Watch live: The Artemis 1 spacecraft returns to Earth to complete a historic mission

After completing a 25-day trip around the Moon, NASA’s Artemis 1 spacecraft returned to Earth on Sunday, returning to Earth at 25,000 mph Sunday, slamming the unmanned capsule into a hellish 5,000-degree angle before crashing off Baja. California.

In an unexpected coincidence yet rich in symbolism, the end of the Artemis 1 mission comes 50 years to the day after the last Apollo moon landing in 1972.

Testing the Orion capsule’s Apollo-derived 16.5-foot-wide Avcoat heat shield was the top priority for the Artemis 1 mission, “and it’s our number one goal for a reason,” said Mike Savarin, mission manager.

“There is no arc jet or air thermal facility here on Earth capable of repeat entry at supersonic speed with a heat shield of this size,” he said. “It’s a completely new design for a heat shield, and it’s a piece of equipment that’s paramount to safety. It’s designed to protect the spacecraft and (future astronauts) … so the heat shield has to work.”

On November 28, midway through Artemis 1’s flight, a camera on one of the Orion spacecraft’s four solar wings captured this iconic blue-and-white view of the Earth and Moon (lower right).


Launched November 16th In the first flight of NASA’s massive new Space Launch System rocket, an uncrewed Orion capsule was propelled from Earth’s orbit to the Moon for an exhaustive series of tests, putting the propulsion, navigation, power and computer systems through their paces in a deep space environment.

While the flight controllers encountered still unexplained glitches in their power system, the initial “burlesque” with star trackers and degraded performance from the phased array antenna and the Orion spacecraft and service module constructed by the European Space Agency Worked well in generalachieving nearly all of their major goals up to this point.

“We have collected an enormous amount of data characterizing system performance from the power system, propulsion, and GNC (steering, navigation, and control) and to date, the flight control team has correlated over 140 gigabytes of engineering data and imagery,” said Jim Jeffer, vehicle integration manager. Orion.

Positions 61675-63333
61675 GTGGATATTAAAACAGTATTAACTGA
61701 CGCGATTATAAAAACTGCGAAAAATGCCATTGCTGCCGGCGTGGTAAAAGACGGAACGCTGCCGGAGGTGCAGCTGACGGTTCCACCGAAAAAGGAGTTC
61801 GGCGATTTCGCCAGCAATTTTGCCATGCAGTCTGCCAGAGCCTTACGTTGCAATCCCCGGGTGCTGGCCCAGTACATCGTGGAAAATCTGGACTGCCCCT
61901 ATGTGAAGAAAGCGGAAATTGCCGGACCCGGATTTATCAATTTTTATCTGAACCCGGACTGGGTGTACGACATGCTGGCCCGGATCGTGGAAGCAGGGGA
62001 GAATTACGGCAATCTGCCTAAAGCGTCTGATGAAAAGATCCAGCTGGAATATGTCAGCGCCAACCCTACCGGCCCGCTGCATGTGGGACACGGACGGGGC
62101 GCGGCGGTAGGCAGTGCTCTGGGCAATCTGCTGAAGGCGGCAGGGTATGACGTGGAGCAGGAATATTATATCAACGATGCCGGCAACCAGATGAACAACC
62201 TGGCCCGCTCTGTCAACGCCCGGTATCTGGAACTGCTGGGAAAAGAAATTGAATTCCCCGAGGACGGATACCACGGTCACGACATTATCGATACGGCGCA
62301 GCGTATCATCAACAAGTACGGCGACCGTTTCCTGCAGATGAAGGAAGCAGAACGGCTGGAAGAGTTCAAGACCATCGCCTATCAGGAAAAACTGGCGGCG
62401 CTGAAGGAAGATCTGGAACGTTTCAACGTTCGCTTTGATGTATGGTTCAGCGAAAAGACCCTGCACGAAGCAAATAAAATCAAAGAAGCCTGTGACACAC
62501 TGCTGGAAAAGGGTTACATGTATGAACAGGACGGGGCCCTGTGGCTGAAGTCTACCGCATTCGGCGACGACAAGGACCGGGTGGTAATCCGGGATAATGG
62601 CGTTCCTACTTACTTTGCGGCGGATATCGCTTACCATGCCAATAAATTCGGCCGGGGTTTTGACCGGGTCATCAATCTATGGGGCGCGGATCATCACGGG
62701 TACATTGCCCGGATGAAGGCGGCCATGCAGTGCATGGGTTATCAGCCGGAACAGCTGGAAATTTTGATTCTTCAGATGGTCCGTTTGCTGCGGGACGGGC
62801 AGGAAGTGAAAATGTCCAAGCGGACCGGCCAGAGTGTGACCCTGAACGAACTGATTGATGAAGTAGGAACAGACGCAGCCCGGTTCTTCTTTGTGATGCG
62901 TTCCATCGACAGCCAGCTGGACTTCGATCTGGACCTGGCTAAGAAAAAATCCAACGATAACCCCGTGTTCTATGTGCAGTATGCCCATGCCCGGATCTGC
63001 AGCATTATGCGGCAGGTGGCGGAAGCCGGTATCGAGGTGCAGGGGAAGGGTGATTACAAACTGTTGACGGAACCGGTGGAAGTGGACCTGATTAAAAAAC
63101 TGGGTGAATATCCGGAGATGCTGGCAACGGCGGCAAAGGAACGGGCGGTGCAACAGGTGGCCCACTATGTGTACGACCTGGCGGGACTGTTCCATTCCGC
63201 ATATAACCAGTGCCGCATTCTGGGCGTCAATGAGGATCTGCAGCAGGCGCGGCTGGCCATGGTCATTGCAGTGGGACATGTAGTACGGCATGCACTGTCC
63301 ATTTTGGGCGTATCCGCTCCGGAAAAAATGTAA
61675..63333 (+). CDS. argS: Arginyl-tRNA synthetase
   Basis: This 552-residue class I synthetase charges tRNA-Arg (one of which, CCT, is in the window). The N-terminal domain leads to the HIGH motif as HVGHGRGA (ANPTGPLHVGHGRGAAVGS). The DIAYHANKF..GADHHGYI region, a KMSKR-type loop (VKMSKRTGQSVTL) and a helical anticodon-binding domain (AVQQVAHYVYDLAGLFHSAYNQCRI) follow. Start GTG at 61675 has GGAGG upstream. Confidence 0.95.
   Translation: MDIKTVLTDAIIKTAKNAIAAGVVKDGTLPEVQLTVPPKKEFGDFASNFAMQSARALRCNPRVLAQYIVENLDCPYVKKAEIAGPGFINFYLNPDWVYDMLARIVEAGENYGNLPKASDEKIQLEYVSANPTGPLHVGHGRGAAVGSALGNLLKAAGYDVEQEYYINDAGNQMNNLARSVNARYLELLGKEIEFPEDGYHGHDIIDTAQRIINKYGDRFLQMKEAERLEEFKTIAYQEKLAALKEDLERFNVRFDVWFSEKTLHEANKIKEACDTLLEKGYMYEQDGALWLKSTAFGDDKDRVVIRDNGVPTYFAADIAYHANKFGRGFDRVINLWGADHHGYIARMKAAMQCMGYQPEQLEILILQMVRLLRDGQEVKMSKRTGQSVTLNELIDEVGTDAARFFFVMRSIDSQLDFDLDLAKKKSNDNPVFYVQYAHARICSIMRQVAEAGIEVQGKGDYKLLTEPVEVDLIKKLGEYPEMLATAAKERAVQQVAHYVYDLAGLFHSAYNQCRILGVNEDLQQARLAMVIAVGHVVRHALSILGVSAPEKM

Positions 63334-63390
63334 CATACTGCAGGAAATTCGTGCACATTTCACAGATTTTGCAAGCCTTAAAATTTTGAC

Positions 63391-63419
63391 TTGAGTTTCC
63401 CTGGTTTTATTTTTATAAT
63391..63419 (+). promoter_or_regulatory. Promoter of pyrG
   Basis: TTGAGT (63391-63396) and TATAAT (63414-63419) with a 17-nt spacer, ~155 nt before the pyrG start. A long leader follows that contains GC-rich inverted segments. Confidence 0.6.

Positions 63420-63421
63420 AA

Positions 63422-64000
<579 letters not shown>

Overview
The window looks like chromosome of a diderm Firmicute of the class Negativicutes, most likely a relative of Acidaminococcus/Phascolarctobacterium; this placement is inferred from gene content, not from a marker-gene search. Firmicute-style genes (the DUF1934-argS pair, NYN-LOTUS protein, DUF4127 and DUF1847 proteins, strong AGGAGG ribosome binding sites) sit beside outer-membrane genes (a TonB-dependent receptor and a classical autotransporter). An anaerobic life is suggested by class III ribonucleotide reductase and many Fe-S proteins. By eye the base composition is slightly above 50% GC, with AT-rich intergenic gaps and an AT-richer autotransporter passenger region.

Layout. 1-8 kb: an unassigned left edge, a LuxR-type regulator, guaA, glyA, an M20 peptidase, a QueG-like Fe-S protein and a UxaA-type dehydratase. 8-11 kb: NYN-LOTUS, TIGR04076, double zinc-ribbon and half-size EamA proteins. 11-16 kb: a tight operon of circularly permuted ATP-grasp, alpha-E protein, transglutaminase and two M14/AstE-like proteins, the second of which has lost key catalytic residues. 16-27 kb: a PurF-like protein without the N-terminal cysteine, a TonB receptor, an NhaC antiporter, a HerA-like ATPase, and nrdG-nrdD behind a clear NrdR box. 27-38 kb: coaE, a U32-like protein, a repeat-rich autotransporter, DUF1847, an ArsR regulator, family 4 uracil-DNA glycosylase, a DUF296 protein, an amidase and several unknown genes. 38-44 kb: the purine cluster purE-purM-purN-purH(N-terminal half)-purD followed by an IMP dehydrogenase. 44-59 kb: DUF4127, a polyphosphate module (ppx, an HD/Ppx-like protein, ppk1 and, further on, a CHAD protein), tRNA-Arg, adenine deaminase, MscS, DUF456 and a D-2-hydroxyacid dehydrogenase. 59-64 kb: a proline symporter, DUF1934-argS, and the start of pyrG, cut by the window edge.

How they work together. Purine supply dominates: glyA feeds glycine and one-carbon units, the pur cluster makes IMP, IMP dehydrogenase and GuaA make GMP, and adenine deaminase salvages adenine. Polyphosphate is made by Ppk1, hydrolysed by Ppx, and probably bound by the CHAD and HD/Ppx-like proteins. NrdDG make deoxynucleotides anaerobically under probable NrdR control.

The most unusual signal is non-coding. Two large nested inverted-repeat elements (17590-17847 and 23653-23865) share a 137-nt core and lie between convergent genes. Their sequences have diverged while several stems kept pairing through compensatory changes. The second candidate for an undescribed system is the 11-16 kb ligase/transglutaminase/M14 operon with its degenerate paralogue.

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The Orion spacecraft followed a trajectory that included a close flyby of the Moon and a subsequent engine fire to reach its planned “far-retrograde orbit” around the Moon. Half a lap later, the spacecraft’s engine fired twice more to prepare for a second close flyby of the Moon, which in turn sent the capsule on its way back to Earth for a flyby Sunday in the Pacific Ocean west of Baja California.


The team is already analyzing that data to “help not only understand the performance on Artemis 1, but also move forward on all subsequent missions,” he said.

If all goes well, NASA plans to follow up on the Artemis 1 mission by sending four astronauts around the moon on the program’s second flight — Artemis 2 — in 2024. The first moon landing will follow in the 2025-26 timeframe when NASA says the first will set foot. The next woman and man on the moon.

The uncrewed Artemis 1 capsule flew through half an orbit around the Moon and carried it farther from Earth — 268,563 miles — than any previous human-classified spacecraft. Two critical launches of its main engine set up a low-altitude flyby of the lunar surface last Monday, which, in turn, sets the rover on course for a landing on Sunday.

NASA originally planned to drop the ship west of San Diego, but anticipation of a cold front bringing higher winds and rougher seas prompted mission managers to move the landing site south about 350 miles. Splashdown came south of Guadalupe Island about 200 miles west of Baja California.

Standing within sight of the splash, the NASA and Navy recovery crew aboard the USS Portland, an amphibious vessel, were ready to secure the craft and tow it to the flooded “well deck.”

Once the deck hatches were closed, the water would be pumped out, leaving Orion on a dedicated stand, for heat shield protection, for the return trip to Naval Base San Diego.

But first, the recovery team will stand for up to two hours while engineers collect data on how the return heat is absorbed into the spacecraft and what, if any, effects it might have on the temperature of the crew cabin.

“We are well on our way to a fully successful mission with a few additional goals that we’ve achieved along the way,” Sarafin said. “And on entry day, we will achieve our first goal, which is to show the vehicle in conditions for a return to the Moon.”

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